Unlikely yet true, National Review Columnist Michael Barone, a conservative's conservative, had some warm words for supermajority Democratic Rhode Island, where the governor, Independent Lincoln Chafee, was one of the most liberal Republicans in the US Senate before he lost his seat in 2006.
For a state which is so liberal, one wonders how Republicans can wake up in the morning without thinking about fleeing South for the winter never to return (although one should reject the snark which supposes them so recalcitrant that they cannot change). However, the Democratic leadership in the state has shown some amazing conservative diligence in turning around a government set to sink into Massachusetts Bay in the same manner that Greece is drowning in red ink in the Aegean.
The liberal mouth-piece "The New York Times" could fit in its headline nothing less than "The Little State With a Big Mess". The pension obligations of the Ocean State were the worst in the union, according to the report. Gina Raimondo, a Providence-native and Rhodes Scholar, won the election for General Treasurer. A staunch Democrat in a staunchly Democratic state, she could teach the Republican elites in this country a thing or two about courage and compassion. In townhall meetings throughout her home state, Raimondo explained to voters that the government cannot pay the enormous pension obligations to retired state workers without enacting cuts and reforms to current retirees along with new employees, who all too often bear the brunt of reforms.
Candidly, I believe that men and women in Rhode Island will be able to adapt in spite of the cuts which they have to endure to make sure that their little state does not sink into the Atlantic. There certainly is hope for this country when even the New York Times reports:
"Before this is over, many Americans may be forced to rethink what government means at the state and local level."
On paper at least, this appeal for limited government has been the Republican argument for decades, yet all too often when the grassroots wanted Washington to "mow down" the taxes and the spending, Washington power-brokers have spent as much money as their Democratic colleagues, only on differing interests.
If the Providence public library system can partner with a non-profit in order to stay open, then perhaps a business climate which encourages investment with lower taxes, spending, and regulatory burdens could invite investors to partner with the struggling schools in the state. Recently, a dedicated teacher announced on YouTube that he was quitting his job as a second-grade teacher because of the hamstring standardized testing and overbearing rules which frustrate real teaching and real learning. President Obama has already issued waivers for "No Child Left Behind." Every Democrat, meaning almost everyone, in Rhode Island should jump at the chance for Rhode Island public education to waive one of the chief "legacies" of President George W. Bush and request the waiver, too.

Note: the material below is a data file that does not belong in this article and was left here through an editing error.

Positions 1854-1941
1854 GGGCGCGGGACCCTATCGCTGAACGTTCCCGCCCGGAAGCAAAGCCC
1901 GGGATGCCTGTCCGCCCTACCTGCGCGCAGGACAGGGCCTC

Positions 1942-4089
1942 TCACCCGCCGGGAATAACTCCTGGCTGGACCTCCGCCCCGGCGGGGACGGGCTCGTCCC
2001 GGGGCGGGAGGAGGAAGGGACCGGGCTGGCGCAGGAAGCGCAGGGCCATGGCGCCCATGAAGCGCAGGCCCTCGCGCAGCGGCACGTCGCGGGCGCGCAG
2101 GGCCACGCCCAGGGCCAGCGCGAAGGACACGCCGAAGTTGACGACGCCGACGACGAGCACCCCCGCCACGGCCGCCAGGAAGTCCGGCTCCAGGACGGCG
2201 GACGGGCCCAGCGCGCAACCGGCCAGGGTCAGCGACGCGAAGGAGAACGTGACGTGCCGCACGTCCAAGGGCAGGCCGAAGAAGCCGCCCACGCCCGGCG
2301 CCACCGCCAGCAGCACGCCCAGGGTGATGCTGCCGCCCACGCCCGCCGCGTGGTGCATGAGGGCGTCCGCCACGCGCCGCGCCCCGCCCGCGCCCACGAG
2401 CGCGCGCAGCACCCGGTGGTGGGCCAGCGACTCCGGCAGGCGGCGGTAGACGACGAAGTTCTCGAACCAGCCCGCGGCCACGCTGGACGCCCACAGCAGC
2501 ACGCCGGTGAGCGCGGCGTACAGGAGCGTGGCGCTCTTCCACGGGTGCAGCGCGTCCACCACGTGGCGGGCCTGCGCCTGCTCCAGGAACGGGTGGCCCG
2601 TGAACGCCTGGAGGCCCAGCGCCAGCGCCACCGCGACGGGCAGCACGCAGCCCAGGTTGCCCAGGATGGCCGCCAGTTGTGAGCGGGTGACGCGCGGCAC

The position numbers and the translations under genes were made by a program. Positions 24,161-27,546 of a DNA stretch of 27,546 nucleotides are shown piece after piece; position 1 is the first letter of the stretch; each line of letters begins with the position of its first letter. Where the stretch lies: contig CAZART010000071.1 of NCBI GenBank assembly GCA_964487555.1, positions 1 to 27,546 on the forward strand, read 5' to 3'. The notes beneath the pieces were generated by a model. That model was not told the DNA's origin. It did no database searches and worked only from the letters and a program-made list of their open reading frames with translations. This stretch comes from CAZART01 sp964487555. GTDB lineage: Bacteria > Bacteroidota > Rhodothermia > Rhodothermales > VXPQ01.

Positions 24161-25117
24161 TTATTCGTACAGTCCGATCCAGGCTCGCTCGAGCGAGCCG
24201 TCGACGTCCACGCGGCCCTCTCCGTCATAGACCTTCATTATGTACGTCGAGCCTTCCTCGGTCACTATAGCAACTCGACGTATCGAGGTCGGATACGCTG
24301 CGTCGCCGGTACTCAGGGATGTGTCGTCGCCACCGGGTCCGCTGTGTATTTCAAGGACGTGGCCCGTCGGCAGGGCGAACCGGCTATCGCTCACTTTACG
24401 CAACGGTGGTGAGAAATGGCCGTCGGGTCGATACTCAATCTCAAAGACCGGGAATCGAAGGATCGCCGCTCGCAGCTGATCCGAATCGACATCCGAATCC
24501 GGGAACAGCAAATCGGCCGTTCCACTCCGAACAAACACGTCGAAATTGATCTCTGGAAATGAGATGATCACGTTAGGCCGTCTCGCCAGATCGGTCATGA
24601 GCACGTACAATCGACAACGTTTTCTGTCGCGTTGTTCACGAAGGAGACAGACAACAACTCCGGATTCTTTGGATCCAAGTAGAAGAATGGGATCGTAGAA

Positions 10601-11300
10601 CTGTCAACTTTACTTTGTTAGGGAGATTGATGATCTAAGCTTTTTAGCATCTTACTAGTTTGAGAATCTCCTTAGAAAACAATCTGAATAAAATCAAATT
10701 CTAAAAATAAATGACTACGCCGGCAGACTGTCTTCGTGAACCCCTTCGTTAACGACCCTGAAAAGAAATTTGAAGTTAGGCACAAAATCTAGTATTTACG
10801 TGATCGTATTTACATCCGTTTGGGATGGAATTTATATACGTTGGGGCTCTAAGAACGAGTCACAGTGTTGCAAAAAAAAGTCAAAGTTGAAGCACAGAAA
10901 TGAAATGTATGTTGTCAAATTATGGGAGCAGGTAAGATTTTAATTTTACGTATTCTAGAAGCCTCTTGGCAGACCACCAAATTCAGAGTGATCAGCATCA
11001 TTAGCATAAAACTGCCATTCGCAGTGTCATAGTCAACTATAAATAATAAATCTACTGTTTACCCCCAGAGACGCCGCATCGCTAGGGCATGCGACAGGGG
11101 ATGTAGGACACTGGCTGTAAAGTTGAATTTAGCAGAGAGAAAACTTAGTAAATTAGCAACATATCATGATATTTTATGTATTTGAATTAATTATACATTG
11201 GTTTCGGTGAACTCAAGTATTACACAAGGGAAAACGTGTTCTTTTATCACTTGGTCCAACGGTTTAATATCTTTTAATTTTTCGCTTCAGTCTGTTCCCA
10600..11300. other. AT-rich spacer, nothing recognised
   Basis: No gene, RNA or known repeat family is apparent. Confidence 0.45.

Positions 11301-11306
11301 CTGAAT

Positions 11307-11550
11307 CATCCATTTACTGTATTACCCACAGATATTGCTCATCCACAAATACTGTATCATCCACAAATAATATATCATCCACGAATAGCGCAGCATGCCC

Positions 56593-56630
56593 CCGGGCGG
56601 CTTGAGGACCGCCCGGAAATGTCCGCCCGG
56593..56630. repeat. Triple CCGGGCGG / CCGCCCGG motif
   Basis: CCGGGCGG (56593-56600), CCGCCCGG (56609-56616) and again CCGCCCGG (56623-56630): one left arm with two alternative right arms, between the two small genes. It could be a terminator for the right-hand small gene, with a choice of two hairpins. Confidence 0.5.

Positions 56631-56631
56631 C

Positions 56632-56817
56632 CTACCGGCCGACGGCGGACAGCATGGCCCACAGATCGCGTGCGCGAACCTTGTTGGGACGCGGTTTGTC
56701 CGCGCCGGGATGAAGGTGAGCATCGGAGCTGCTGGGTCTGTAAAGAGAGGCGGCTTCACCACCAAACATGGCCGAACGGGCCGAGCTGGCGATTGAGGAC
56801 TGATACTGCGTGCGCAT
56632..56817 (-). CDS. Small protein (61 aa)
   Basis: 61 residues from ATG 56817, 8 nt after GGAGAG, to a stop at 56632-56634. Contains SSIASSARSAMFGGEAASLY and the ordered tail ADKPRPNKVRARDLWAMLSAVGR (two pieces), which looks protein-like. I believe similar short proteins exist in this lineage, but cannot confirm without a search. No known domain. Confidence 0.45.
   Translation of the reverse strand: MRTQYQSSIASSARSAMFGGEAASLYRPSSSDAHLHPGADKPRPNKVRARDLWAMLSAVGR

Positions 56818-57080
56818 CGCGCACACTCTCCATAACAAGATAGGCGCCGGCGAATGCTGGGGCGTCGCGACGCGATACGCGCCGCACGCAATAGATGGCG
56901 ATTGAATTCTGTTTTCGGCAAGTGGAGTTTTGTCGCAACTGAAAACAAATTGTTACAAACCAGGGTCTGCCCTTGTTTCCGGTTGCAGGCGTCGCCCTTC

Now on to Michael Barone's comments. Because the Rhode Island state pension is taking in a miserly yield and failing to cover costs, Democratic standard-bearer David Boies has filed a lawsuit to compel Rhode Island to fix the pension problems. Since there is no state contract firmly in place, Boies' legal challenges should face fewer challenges in court. Finally, a trial attorney is willing to go after the third-rail of public sector union-statehouse politics. Barone esteemed this approach most likely because of the aggressive seriousness of state leaders to prevent the state from bankruptcy. Otherwise, they would have to cut every statewide service just to service retiree pensions. Comparing "Little Rhody to Big Cali", Barone disdained the impoverished outcomes of other blue states like Illinois and California, where instead of major cuts the legislatures have raised taxes, with businesses fleeing, the state tax revenues plummeting, and pension obligations still outstanding.
As a California resident, I am writing as one who wishes that the Democrats in my state had the courage to do what Rhode Island General Treasurer Raimondo and her Democratic colleagues are doing: talking to voters, telling them the truth, and outlining a plan of concerted action and respect which will hurt everyone a little in order to save everyone a lot more. More specifically, Mr. Boies should not only maintain his suit against Rhode Island, but he should file a claim against Jerry Brown and the California supermajority, in which all too many of them have taken money from public sector union elites. No doubt they will do nothing about the looming bankruptcy for fear of threatening their political hegmony in Sacramento.
So in short, I write to Gina Raimondo: keep up the good work, and a plea to David Boies: sue California and Governor Jerry Brown. He's an 'old retread' who refuses to lead decisively toward reform and fiscal responsibility in my state, but he could certainly use the courage that Rhode Island leadership possesses.